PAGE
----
Israel’s ‘no-go zone’ – created by scorched-earth shelling that has leveled entire neighborhoods – has shrunk Gaza nearly by half.
A colleague in Gaza City’s Tal el Hawa neighborhood reported before dawn this morning that Israeli tank shells were falling all around the apartment building where he and his wife were hunkered in a hallway, contemplating where they could flee come sunrise. Between them and the Mediterranean sea to their west are fewer kilometers than those separating them from Shejaeiya to the east, where days earlier, Israeli tanks had reduced entire neighborhoods to rubble.
“They’re doing to us like they did to Shejaeiya,” my colleague said. Although the sun has barely risen in Gaza and the damage not yet fully surveyed, by all accounts, last night’s bombardment was the fiercest yet in central Gaza—and this time it came from tanks, too.
I strain to grasp the tactic. Hadn’t Benjamin Netanyahu, just hours earlier, forecast further violence by vowing to destroy Hamas tunnels? Never mind that the tunnels had only recently figured into his rationale for what Germany’s largest-circulation daily, Sueddeutsche Seitung, called the “Gaza-krieg.” If “destroying tunnels” was Netanyahu’s casus belli, what on earth were Israeli tanks doing so close to Gaza City, in the heart of the Strip?
And are the tanks there to stay?
As Israel stepped up its shelling of northern and eastern Gaza earlier on Monday, the first day of the Muslim feast marking the end of Ramadan, Netanyahu’s military endgame began to look a lot like what Palestinians feared most – a return to the status quo. Only this time, with the shelling reaching central Gaza, the picture looks far more bleak.
A map published Thursday by the UN Office for the Coordination of Humanitarian Affairs paints the picture, offering a striking visual of what may be Gaza’s new de facto “border.” The map shows an Israeli-imposed “no-go zone” extending three kilometers into the Strip from its northern to southern tips—an area representing 44 percent of Gaza’s total land mass and within which, presumably, Israeli tanks unleashed hell upon Gaza City last night.
If past is precedent, that expanded area will be a virtual shooting gallery for Israeli soldiers long after the present military maneuvers end, and only Palestinians willing to risk life and limb will dare enter. Just ask residents of the eastern and northern Gaza districts abutting Israel. Long before their homes were devastated by shelling, they understood just how lethal their enforced penury was. In the so-called “buffer zone,” which officially extended only 300 meters into Gaza, human rights organizations had documented Israeli snipers firing at Palestinian civilians up to 1.5 kilometers from the border with Israel.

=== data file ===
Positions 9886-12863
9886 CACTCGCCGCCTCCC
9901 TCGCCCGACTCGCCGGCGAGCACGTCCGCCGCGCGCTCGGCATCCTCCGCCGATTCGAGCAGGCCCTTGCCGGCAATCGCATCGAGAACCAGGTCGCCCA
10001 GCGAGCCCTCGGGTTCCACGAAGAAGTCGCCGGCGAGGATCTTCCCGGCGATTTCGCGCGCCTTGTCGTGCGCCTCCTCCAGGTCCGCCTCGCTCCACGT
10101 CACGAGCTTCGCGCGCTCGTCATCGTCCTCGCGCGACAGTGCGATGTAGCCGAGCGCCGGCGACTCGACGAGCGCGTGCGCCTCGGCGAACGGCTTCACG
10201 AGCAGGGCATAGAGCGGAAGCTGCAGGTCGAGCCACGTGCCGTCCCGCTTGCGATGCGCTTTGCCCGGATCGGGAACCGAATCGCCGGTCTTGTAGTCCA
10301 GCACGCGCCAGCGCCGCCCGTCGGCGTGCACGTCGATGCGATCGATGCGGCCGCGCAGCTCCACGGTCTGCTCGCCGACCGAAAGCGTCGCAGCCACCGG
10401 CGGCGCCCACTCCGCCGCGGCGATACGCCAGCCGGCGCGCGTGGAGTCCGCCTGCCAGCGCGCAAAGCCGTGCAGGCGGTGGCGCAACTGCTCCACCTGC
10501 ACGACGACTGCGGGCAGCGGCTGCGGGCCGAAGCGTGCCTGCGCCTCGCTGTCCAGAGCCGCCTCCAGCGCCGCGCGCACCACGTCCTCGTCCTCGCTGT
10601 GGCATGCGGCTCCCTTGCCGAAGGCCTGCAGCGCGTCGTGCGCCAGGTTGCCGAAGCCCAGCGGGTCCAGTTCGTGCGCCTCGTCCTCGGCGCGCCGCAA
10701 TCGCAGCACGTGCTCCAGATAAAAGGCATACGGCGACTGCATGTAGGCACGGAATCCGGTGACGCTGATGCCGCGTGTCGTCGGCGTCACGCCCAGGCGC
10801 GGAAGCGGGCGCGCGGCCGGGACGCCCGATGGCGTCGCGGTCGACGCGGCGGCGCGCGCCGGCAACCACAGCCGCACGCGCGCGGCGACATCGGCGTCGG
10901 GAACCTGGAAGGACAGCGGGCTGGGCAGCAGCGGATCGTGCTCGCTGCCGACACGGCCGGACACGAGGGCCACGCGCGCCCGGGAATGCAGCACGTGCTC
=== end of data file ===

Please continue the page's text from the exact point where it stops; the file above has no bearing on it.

With Israeli troops now enforcing their “no-go” policy in an area twice as deep, Palestinian civilians beyond that zone face a similar and persistent threat, as evidenced last night. In fact, as the OCHA map shows, Palestinians living in the northern three-quarters of Gaza may all be within shooting distance of Israeli snipers. That is certainly the case in Gaza City, where thousands of displaced Palestinian families have sought shelter. UN spokesperson Chris Gunness said yesterday that more than 170,000 Palestinians—or nearly 10 percent of Gaza’s population—were seeking shelter at facilities run by the UN Relief and Works Agency.
Making matters worse, the Israeli military later in the day issued fresh evacuation orders to residents of northern Gaza, raising fears that attacks there would escalate to levels that saw entire neighborhoods leveled in Beit Hanoun and Shejaeiya. And even as more people fled toward Gaza’s center, the military dropped a new flyer on Gaza City, listing names of alleged Hamas members killed by airstrikes and asking, tauntingly, “In your opinion, whose name will be written in the coming publication?” (Palestinian journalist Lara Aburamadan displayed the flyer on Twitter).
The threat came as news broke of yet another attack on a medical facility—this time also in the heart of Gaza City. As NBC’s Ayman Mohyeldin reported, the attack struck an outpatient clinic of Gaza’s main hospital, Al Shifa, at around the same time that 10 people, including children playing outside, were killed by an Israeli airstrike on the Shati refugee camp.
The attacks show no sign of abating. Within hours of the Shati attack, Netanyahu called for Hamas to be demilitarized and said that Israel would continue targeting tunnels along its border with Gaza. But with that “border” now nearly halving Gaza’s territory and hundreds of thousands of Palestinians forced to cram into central Gaza areas still under bombardment, Netanyahu is clearly targeting far more than tunnels. In fact, his actions are drawing Israel ever farther from a compromise, and it’s hard to imagine Hamas acceding to a ceasefire under these conditions.
Indeed, the group has vowed to continue fighting until Israeli troops leave Gaza and displaced residents return home. That, too, seems like a distant prospect: Even if a ceasefire deal allowed displaced Palestinians to return to northern Gaza, it’s unlikely they would be able to stay there unless the ongoing Israeli embargo is lifted—a key Hamas demand—and they are allowed to rebuild.
All of which brings us back to a lesson John Kerry has already learned: Palestinians in Gaza are fed up with the status quo, and at this point—after bearing the blows of three full-scale Israeli assaults in five years—they have little left to fear. This much is for certain: if the bombing ends tomorrow but the so-called buffer zone remains, Gaza’s resistance will continue. The only question is whether the world will pay attention when today’s massacres become tomorrow’s one-off murders again. If it doesn’t, we can be sure that the massacres will return again soon.
In the meantime, the killing continues.